By Jessica Foreman
Newly signed Uproar Records artist Layne Lynch began playing music in front of an audience when she sat down at one of the public pianos at Baylor. The junior theater performance major from Dallas, had a talent that drew crowds around her, and eventually landed her a spot with the student-run record label this semester.
“I first heard Layne when she was practicing with some friends of mine for a performance at a dinner my creative leadership and entrepreneurship engaged learning group was putting on my sophomore year,” Lincoln Faulkner, vice president of marketing and sales at Uproar Records, said. “She was singing and playing piano. I remember being shocked at how incredible her piano parts were, and at first I actually thought she was covering music. I listened to them sing a song she had written and I was immediately reminded of Regina Spektor. The lyrics were very unique and felt genuine.”
Lynch said she has been singing and playing piano since before she can remember. While she took piano lessons for two years in elementary school, she said her preference was to just sit down and play music instead of read the notes.
Her natural ability and “God-given gift,” in Lynch’s words, took hold at a young age.
That was especially apparent when Lynch retold a story about a time her mother picked her up from pre-school.
“I was singing a song,” Lynch said, “And when my [mother] asked me what song I was singing, I said, ‘Jesus put it in my heart before I was born.’”
Lynch said her lyrics are written from the heart. She is always writing down quotes, responses to her daily devotional and anything else that may be useful for a song or later reflection.
“My music is very personal to me,” Lynch said. “I have a really hard time defining my sound, but I can say that it’s honest, passionate and real.”
“She takes her music very seriously and it’s an outlet for her emotions,” Hunter Hale, Lynch’s manager and San Antonio senior, said. “I’m hoping that she’ll be able to get the opportunity to play a lot of shows and really get her music out there. She puts a ton of emotion and feeling into her music and so it’s really passionate.”
Layne said that working with Uproar this year will help her grow as an artist and keep her organized.
“Already I have to get a calendar,” Lynch said, thinking ahead to anticipated shows, recordings and other opportunities that working with Uproar will bring.
Hale, who worked with KJ Doug Grate last year for Uproar, said Lynch is mainly focusing on integrating into the “Uproar world” this early in the game.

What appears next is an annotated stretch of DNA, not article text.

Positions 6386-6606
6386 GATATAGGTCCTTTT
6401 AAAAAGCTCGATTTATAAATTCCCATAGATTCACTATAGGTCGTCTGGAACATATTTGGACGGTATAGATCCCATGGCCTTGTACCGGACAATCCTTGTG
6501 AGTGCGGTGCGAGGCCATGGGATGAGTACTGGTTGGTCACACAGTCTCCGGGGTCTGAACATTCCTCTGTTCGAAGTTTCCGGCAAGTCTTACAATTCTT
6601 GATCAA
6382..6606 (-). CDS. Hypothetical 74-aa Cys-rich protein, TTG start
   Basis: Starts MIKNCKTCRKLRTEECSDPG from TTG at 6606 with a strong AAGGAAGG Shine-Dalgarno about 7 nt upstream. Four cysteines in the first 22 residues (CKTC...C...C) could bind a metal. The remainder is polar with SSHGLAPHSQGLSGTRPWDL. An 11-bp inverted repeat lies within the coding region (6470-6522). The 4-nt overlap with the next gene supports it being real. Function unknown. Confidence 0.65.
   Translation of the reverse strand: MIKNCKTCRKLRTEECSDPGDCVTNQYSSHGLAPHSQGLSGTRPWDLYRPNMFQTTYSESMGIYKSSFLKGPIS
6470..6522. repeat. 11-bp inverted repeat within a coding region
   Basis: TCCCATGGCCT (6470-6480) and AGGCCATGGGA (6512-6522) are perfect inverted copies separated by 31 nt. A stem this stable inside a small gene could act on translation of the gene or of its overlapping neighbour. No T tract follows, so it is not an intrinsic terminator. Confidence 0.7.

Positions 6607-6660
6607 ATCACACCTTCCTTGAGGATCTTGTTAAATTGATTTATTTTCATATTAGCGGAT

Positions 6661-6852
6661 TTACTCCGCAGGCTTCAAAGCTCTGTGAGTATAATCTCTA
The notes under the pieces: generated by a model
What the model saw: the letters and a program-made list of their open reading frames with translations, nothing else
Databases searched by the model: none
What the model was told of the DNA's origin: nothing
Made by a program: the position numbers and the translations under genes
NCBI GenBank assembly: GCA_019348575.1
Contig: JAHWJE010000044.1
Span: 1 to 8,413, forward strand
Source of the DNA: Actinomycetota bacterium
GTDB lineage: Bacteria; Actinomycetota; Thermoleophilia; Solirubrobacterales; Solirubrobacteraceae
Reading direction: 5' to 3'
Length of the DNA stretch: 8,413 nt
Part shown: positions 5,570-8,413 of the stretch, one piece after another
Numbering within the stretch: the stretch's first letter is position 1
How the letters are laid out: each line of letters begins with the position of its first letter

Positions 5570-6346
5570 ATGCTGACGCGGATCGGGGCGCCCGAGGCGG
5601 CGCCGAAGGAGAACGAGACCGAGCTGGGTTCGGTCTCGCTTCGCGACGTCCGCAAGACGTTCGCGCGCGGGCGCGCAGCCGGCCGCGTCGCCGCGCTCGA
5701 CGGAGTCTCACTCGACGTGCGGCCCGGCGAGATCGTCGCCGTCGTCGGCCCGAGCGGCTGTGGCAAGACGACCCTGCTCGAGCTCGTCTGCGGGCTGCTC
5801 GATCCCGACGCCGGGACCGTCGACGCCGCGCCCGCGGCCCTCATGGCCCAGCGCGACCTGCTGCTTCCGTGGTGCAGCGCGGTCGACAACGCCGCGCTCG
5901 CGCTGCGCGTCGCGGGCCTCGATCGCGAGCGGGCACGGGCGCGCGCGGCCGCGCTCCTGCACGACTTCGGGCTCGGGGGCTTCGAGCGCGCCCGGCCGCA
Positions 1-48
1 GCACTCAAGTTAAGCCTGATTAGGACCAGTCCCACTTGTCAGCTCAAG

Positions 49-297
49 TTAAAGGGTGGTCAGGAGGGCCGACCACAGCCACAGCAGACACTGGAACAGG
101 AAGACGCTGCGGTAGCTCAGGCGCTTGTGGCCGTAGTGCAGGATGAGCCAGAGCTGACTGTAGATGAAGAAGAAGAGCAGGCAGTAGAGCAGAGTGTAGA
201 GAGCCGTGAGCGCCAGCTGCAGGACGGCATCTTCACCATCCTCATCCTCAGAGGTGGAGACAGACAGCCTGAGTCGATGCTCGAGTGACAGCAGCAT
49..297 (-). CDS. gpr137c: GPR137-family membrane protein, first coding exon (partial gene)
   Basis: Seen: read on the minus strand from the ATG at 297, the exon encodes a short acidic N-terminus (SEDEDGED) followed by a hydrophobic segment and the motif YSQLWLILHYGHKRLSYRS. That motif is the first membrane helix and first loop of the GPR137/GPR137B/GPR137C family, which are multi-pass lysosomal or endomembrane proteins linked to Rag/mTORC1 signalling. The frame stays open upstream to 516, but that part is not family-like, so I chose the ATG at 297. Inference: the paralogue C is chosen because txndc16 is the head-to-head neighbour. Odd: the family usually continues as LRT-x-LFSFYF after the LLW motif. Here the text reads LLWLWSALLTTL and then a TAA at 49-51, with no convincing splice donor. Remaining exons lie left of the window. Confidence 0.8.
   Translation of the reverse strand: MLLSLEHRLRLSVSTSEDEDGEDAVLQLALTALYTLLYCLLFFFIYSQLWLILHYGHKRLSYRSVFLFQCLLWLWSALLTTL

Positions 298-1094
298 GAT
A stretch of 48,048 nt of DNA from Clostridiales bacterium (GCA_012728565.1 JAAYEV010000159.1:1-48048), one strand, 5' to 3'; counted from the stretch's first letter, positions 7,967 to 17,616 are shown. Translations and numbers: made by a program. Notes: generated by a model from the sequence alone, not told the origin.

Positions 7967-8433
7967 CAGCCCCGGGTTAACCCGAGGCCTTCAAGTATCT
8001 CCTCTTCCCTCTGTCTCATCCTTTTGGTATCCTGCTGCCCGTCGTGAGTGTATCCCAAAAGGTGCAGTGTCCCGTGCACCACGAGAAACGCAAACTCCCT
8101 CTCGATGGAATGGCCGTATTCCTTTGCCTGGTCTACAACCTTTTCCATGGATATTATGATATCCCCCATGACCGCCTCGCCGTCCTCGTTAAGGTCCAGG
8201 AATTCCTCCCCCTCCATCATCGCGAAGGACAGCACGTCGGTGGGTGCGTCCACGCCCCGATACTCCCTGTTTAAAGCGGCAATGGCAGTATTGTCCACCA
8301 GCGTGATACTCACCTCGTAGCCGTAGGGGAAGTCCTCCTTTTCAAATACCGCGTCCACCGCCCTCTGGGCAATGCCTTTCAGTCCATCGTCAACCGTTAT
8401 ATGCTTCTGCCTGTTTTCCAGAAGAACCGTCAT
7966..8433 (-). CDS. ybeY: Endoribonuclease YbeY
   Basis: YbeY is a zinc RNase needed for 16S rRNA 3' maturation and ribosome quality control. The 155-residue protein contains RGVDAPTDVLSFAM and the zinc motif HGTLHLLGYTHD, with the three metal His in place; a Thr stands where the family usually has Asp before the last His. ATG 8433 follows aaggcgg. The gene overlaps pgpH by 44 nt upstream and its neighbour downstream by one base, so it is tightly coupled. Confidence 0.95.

“We’re working on setting up a foundation,” Hale said. “We’re working on narrowing down her songs and finding some good ones that we can make some good quality demos with.”
Layne played Ethel Peas, Dorothy Parker and was an ensemble dancer in Baylor’s Theatre Department’s recently debuted “Thoroughly Modern Millie,” but the singer/songwriter said her love of acting is second to music.
“My passion for theater spawns from my passion for music, because there’s a psychological aspect in both of them, and in both of them you have to be able to pour yourself out for everyone to see,” Lynch said.
Lynch writes all of her own pieces, and said even though her lyrics are personal, she wants her songs to be applicable to others in their own life.
“The lyrics are like a puzzle,” Lynch said. “I like people to pick out bits and pieces of the lyrics and relate it to themselves so they can have their own response to it.”
Hale said that when Lynch performs, she speaks to the crowd as if she is talking with close friends.
“She likes to tell a little bit about the song that she writes before she performs it,” Hale said. “A lot of times she kind of sets the stage…to where the emotions and passion are coming from. She’s friendly. She makes everybody feel like she’s playing just to show you something.”
Lynch said an important component of her music is that it applies to her at the time she writes that particular song, like a diary. She said they are her “response” to what her current life circumstances are. She spoke of her newest work in progress.
“That song is about moving forward and having the strength to continue on with what you’ve been given, even if that means leaving things behind,” Lynch said. “Basically a song about endurance.”
“I think Layne has really grown as an artist and found her identity in her style,” Faulkner said.
More information on Lynch will be available on the Uproar Records website soon.